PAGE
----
8. So what is gained or lost in this upcoming executive order?

    Bart Stupak gets some cover for his sorry ass.

  9. Amanda Marcotte’s theory is, roughly, that this was also about Stupak not being able to hear Pelosi and needed a man to step in and reassure him.

    http://pandagon.net/index.php/site/comments/and_this_ones_for_the_readers/

    I don’t have a good enough sense of Stupak to know if that’s the case, but I think we’ve all been in situations where we realize it’s going to take a man to say what we’ve been saying in order for it to be heard. So, her suggestion resonates with me.

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  11. B, that’s a good theory. Especially if you change “not being able” to “being unwilling.” I understand that it’s a mighty fine line between the two for some men, but Mr. I Don’t Listen To Nuns has convinced me that in his case it’s deliberate. But, yeah. I’m sure that’s a piece of it.

  12. B, surely you don’t expect a man who is only two letters away from being stupid to actually listen to a woman? That’s crazy talk. Just think of where that could lead.

    (OK, technically only 2 letters away, but actually he’s already there, but still …)

  13. “Why are they ok with the whole executive order thing, which is (to me) an extra-constitutional expansion of the powers of the executive, no matter which executive does it?”

    Under Article 2, the President is the chief executive. As the chief executive, he has certain enumerated powers, including the power to direct the enforcement of laws. As a practical matter, the President has a certain amount of latitude how he executes that duty, as long as the method he chooses is not in conflict with the law.

    Example 1: Since Gerald Ford, an executive order has forbidden agents of the US government to engage in assassination. Although any President since Ford could have issued an executive order overturning Ford’s order, none has. Since this order does not conflict with any law, it is a valid and Constitutional order, and must be obeyed by all US agents.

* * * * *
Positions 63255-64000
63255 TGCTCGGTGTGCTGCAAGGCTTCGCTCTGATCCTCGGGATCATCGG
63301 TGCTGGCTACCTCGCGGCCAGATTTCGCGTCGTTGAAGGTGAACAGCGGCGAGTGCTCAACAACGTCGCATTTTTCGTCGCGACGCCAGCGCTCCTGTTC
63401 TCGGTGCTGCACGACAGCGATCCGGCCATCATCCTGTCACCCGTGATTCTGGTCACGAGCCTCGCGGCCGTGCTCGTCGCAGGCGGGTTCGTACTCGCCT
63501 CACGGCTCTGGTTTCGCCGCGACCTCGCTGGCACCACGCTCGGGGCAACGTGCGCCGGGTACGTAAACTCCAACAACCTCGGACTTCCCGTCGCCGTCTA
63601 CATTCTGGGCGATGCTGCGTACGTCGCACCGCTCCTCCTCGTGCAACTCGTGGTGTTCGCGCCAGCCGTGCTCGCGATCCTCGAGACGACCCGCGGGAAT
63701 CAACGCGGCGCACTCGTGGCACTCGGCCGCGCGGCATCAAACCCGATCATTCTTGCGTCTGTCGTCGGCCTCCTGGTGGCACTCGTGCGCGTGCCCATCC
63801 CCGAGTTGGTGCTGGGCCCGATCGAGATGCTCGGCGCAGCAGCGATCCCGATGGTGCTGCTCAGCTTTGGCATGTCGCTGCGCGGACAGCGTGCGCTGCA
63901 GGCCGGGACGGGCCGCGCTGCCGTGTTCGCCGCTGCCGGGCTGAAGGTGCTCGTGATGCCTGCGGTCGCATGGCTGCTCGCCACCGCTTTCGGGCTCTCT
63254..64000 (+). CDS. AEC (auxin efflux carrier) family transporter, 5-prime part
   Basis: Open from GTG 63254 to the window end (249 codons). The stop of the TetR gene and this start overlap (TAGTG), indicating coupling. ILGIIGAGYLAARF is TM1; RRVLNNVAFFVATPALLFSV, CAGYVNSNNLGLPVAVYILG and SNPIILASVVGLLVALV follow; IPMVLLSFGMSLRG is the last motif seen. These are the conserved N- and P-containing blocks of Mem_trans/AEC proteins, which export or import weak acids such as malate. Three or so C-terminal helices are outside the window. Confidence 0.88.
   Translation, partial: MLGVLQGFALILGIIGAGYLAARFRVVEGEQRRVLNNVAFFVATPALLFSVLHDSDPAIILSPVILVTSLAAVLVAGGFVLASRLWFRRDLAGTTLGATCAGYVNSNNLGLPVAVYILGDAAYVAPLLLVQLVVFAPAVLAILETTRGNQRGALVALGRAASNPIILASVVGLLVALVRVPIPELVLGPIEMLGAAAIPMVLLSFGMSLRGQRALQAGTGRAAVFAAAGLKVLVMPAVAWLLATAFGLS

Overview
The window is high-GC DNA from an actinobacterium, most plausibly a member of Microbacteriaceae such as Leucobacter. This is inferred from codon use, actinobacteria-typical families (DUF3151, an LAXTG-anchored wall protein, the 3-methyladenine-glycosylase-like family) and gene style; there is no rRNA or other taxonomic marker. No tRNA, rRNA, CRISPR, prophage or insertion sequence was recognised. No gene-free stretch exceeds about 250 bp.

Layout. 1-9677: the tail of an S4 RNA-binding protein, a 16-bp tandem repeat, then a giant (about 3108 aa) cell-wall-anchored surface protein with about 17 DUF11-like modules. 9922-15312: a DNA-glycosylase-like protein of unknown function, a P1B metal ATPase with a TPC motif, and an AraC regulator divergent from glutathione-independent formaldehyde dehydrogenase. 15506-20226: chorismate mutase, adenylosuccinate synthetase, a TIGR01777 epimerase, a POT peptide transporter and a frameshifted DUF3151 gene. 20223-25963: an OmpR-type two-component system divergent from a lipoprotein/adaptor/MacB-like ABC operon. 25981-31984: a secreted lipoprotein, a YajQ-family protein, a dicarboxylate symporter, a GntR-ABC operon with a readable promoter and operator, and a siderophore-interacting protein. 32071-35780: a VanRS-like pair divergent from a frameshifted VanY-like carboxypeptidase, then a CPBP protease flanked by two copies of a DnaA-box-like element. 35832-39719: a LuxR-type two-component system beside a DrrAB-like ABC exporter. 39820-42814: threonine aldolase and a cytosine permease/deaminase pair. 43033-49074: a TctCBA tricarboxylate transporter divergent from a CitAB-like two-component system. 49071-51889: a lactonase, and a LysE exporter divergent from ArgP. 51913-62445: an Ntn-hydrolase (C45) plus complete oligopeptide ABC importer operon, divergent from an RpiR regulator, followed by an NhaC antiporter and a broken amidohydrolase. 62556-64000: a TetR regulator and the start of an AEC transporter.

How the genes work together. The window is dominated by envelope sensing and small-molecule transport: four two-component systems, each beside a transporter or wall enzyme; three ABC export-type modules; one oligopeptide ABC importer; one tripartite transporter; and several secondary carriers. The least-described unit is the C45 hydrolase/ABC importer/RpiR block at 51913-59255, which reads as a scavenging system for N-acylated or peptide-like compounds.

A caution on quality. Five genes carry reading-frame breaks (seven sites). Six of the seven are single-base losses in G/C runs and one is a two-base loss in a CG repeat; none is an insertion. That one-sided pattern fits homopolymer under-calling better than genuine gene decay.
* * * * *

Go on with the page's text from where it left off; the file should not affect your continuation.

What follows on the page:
Example 2: Harry Truman was unable to get Congress to pass a law ordering the desegregation of the US military. As commander in chief, however, he had the authority to issue an executive order commanding such desegregation. He did, and the Army was desegregated long before the rest of society.

    There are two major differences between a law and an executive order. First, an executive order can be changed by the President who issued it, or by any succeeding President, at any time. Second, a person who disobeys an executive order cannot be prosecuted, since he has not violated a law.

    In direct response to your query, an executive order is not unconstitutional, as long as the President does not violate a law by issuing it.

  14. If a person who disobeys an executive order cannot be prosecuted, what makes it enforceable (rather than just a good suggestion from a well-placed official)? This is quite an interesting type of non-law, now that I’m thinking about it.

  15. Executive orders are subject to interpretation as well. Although President Ford’s executive order forbids assassination, using drones to take out Al Qaeda personnel is not considered assassination. I’m certain there’s a technical differentiation, but for the recipient,.the difference is more blown up than real.

  16. Bridgett: Executive orders carry the force of law, but not the criminal penalties. A person who disobeys an order can be fired, but not prosecuted.

    Jim: There is a technical (and, to some people, manufactured) distinction between using military force to kill a so-called “high value target” and assassination. Examples include using US jets to specifically target Muammar al-Gadaffi in 1986 (and killing his adopted daughter instead), and targeting Saddam Hussein on the first night of the Gulf War. The second instance was pretty clearly (to me) an act of war; the first was (in my opinion) dubious.

    Generally speaking, there must be a Presidential finding that the targeted person represents a “clear and present danger” to the security of the United States, and the President must be acting in his capacity as commander in chief of the armed forces, in order not to run afoul of the executive orders against assassination promulgated by Ford, Carter, and Reagan. As you pointed out, this can be a pretty slim distinction – especially if you’re the target.

    Perhaps oddly, only two executive orders have ever been successfully challenged in federal court — Truman’s order 10340 nationalizing the steel mills, and Clinton’s 1996 order which forbade the government from contracting with organizations who had strikebreakers on the payroll.